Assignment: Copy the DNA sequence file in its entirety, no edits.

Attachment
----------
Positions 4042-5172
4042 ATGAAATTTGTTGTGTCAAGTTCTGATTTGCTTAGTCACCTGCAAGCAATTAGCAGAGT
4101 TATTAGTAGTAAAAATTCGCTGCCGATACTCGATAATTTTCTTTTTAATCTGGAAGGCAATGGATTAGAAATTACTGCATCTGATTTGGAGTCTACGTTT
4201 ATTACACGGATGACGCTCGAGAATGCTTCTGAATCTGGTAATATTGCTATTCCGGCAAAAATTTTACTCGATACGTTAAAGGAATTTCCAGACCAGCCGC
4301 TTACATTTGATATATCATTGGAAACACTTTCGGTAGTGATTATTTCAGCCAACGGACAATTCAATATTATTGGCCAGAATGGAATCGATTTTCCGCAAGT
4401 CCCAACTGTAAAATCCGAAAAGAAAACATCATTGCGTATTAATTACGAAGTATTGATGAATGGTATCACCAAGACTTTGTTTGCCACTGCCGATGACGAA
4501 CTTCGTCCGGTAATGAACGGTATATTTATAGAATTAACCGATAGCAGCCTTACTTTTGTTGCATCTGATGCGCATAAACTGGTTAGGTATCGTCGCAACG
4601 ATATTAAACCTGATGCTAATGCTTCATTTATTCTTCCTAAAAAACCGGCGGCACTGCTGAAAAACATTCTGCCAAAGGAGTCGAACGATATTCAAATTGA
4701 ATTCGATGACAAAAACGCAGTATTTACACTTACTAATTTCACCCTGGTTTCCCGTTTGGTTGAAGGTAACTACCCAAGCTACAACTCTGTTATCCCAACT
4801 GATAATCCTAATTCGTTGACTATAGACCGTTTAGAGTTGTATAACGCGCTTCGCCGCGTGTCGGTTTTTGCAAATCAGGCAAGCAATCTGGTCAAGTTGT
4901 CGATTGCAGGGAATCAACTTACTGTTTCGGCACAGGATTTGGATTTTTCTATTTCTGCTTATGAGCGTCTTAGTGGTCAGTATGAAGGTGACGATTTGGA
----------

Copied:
Positions 4042-5172
4042 ATGAAATTTGTTGTGTCAAGTTCTGATTTGCTTAGTCACCTGCAAGCAATTAGCAGAGT
4101 TATTAGTAGTAAAAATTCGCTGCCGATACTCGATAATTTTCTTTTTAATCTGGAAGGCAATGGATTAGAAATTACTGCATCTGATTTGGAGTCTACGTTT
4201 ATTACACGGATGACGCTCGAGAATGCTTCTGAATCTGGTAATATTGCTATTCCGGCAAAAATTTTACTCGATACGTTAAAGGAATTTCCAGACCAGCCGC
4301 TTACATTTGATATATCATTGGAAACACTTTCGGTAGTGATTATTTCAGCCAACGGACAATTCAATATTATTGGCCAGAATGGAATCGATTTTCCGCAAGT
4401 CCCAACTGTAAAATCCGAAAAGAAAACATCATTGCGTATTAATTACGAAGTATTGATGAATGGTATCACCAAGACTTTGTTTGCCACTGCCGATGACGAA
4501 CTTCGTCCGGTAATGAACGGTATATTTATAGAATTAACCGATAGCAGCCTTACTTTTGTTGCATCTGATGCGCATAAACTGGTTAGGTATCGTCGCAACG
4601 ATATTAAACCTGATGCTAATGCTTCATTTATTCTTCCTAAAAAACCGGCGGCACTGCTGAAAAACATTCTGCCAAAGGAGTCGAACGATATTCAAATTGA
4701 ATTCGATGACAAAAACGCAGTATTTACACTTACTAATTTCACCCTGGTTTCCCGTTTGGTTGAAGGTAACTACCCAAGCTACAACTCTGTTATCCCAACT
4801 GATAATCCTAATTCGTTGACTATAGACCGTTTAGAGTTGTATAACGCGCTTCGCCGCGTGTCGGTTTTTGCAAATCAGGCAAGCAATCTGGTCAAGTTGT
4901 CGATTGCAGGGAATCAACTTACTGTTTCGGCACAGGATTTGGATTTTTCTATTTCTGCTTATGAGCGTCTTAGTGGTCAGTATGAAGGTGACGATTTGGA